You may have been a sensitive child yourself, or you have come across this article while searching online to learn how to better parent your own highly sensitive child, either way, people often wonder, do some children outgrow being highly sensitive?
As with any personality trait, there are aspects of one’s personality that change, or morph, from childhood to adulthood. While children gain self-control as they grow and develop, most do not have dramatic shifts in personality without psychological issues at play. Yet, sometimes children who are quite sensitive in their formative years do, with proper support from their parents or caregivers, find that their responses to stimuli lessen as they gain life experience.
In my parenting journey, I’ve found that meeting my children’s needs when they were babies, then as toddlers, helped them develop a secure attachment and this enabled each child to feel loved and supported in their sensitivity. One child couldn’t handle loud noises, and another needed constant touch from me to feel secure. As each child grew and developed while securely attached, they were able to self-regulate and develop good self-care to meet their own needs, thereby lessening the impact of their sensitivity on other family members.
Some Believe Kids Never Outgrow Their Highly Sensitive Person Trait
In her blog on her son’s sensitivity, Leila Boukarim shares her experiences:
“Some days, my husband and I wonder, is it possible he’s no longer highly sensitive? Has he grown out of it?Lelia Boukarim, http://www.sensitiveandextraordinary.com/
The obvious answer to that question is no. One does not grow out of genetic programming. But it’s easy to forget that as we grow, many aspects of our behavior, thoughts and attitude change. Our experiences mold the way we think and express ourselves in different situations.
A lot of people sincerely ask me if sensitive children “grow out of it”, and I can see where they’re coming from, especially when all they know—or think they know—about “sensitivity” is that it makes people cry and overreact. To them, sensitivity is weakness, and that’s all. They look at your sensitive child, perhaps while he/she is being difficult, and think, “Oh, well I’ve never seen adults cover their ears and cry because the music is too loud, so this must be something kids grow out of.”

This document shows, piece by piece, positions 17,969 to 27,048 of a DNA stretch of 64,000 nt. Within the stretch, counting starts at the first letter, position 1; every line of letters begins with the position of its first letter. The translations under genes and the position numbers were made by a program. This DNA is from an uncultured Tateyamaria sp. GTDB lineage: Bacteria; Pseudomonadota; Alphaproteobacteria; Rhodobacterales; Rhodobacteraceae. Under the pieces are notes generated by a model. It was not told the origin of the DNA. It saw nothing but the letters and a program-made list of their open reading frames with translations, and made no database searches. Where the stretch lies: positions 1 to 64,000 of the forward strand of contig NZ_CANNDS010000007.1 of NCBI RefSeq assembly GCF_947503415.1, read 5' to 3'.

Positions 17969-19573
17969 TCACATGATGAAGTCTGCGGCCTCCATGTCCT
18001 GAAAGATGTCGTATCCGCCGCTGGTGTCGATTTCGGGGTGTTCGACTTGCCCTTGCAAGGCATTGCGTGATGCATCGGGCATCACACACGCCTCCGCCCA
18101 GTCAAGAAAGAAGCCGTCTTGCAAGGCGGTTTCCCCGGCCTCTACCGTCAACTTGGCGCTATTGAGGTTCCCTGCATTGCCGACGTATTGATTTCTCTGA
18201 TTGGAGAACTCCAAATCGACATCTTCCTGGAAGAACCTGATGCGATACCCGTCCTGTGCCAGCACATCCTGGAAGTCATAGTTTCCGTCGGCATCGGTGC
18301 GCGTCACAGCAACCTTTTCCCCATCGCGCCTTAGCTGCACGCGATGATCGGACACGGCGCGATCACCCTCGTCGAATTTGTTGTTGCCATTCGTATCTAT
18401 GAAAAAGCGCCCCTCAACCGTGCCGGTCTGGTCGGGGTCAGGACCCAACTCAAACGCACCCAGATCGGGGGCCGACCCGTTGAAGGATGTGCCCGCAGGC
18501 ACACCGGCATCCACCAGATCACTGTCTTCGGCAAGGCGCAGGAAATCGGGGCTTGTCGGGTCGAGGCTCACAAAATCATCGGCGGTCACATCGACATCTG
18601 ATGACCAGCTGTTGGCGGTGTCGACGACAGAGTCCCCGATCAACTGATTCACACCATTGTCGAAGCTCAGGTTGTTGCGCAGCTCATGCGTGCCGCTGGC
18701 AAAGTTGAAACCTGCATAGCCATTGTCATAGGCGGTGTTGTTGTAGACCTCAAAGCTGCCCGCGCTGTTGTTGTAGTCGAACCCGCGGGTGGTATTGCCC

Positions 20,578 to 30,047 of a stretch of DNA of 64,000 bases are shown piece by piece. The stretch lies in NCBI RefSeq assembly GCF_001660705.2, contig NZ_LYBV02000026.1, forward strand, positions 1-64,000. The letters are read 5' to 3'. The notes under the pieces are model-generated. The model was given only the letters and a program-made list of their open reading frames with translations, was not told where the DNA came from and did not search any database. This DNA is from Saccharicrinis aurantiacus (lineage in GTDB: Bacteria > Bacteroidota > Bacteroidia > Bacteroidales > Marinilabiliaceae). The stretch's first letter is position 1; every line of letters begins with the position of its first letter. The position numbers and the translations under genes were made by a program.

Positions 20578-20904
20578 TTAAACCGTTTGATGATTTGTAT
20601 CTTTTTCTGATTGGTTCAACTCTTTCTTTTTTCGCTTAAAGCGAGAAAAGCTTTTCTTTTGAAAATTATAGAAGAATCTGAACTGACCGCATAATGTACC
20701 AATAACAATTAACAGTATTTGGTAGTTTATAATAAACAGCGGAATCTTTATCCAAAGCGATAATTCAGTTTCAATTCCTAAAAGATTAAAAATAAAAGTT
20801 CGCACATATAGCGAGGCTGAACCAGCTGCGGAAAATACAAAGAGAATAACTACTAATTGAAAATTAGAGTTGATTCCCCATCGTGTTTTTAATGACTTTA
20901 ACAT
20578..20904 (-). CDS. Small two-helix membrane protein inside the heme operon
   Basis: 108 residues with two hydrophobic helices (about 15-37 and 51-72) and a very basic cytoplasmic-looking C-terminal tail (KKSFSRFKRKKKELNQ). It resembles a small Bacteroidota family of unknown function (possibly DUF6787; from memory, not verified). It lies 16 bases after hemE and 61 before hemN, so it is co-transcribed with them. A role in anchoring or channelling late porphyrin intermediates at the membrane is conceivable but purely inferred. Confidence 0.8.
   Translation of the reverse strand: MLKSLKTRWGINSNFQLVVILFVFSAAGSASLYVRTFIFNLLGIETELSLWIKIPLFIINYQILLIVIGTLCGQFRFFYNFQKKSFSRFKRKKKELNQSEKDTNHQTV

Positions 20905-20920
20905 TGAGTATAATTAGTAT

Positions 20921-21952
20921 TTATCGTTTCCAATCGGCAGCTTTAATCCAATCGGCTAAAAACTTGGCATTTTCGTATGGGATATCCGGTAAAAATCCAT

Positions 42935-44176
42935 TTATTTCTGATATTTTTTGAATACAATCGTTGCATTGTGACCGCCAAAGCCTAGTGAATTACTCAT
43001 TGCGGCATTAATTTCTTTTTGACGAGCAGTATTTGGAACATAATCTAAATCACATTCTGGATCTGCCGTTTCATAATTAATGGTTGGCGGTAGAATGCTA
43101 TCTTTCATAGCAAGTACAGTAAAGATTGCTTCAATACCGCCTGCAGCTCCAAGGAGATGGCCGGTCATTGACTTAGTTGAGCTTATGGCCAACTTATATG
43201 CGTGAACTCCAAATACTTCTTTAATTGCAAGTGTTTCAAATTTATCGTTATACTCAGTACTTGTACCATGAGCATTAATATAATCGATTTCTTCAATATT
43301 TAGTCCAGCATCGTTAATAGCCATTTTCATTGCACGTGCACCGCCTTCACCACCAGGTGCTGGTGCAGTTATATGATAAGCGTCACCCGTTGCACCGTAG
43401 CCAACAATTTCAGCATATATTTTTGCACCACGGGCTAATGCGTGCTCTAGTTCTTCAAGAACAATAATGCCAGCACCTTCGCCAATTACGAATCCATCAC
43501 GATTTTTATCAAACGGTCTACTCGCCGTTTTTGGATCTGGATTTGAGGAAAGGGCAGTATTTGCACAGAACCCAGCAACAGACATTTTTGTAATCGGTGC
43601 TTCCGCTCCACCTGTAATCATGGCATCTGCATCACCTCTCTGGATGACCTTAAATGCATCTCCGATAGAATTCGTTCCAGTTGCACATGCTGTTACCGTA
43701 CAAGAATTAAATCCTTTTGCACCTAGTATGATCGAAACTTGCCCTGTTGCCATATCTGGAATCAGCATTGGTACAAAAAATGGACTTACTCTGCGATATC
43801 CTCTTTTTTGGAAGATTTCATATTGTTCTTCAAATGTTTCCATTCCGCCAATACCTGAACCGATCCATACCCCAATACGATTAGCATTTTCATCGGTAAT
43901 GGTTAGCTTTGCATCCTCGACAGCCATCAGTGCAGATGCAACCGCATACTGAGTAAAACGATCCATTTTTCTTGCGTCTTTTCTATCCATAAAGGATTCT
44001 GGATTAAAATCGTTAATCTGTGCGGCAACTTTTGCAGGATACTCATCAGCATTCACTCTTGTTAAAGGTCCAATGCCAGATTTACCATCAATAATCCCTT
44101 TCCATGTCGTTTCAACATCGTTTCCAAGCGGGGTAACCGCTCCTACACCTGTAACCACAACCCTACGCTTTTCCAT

What Causes a Child to be Highly Sensitive?
We don’t know what specifically causes children to be highly sensitive. We do know that according to Dr. Elaine Aron’s research, 15-20% of all people are highly sensitive. It seems to be a temperament trait that runs in families, so chances are, one of a child’s two parents is also highly sensitive.
Each Child Unique in Their High Sensitivity
While many highly sensitive children share similar traits, each person is unique in their sensitivity. Some have special relationships with animals and can perceive what they need or want. Other kids are drawn to art or music and have a depth of processing and understanding that exceeds that of many adults. There are also children who thrive in art or creative endeavors in ways that seem well beyond their years.
At the end of the day, each child is unique, and fitting into the high sensitivity trait can provide insight, not box a child in. Some sensitive kids are incredibly outgoing while others are terrified of large groups. As with a vast variety of childhood experiences, each child is unique and created by God to be a special, wonderful individual. Celebrating your child’s special gifts can be a wonderful way to empower them and gift them with a strong sense of identity and self-worth.
Remembering One’s Sensitive Childhood Struggles Can Be a Blessing
If you were a sensitive child and overcame some of the challenges that kept you from going to slumber parties, connecting with large groups, speaking in front of people, or pursuing particular careers, you may have discovered that working on your concerns with a mental health professional allowed you to overcome shyness or extreme fear of speaking in front of others.
When I was a child, I had horrible stage fright and could not perform well at my piano recitals; as an adult, I was able to conquer my fears and can perform now well in front of others, as an example.
As you traverse down the journey of high sensitivity with your children, consider yourself an enlightened guide to assist them in self-exploration, self-care, and self-esteem.
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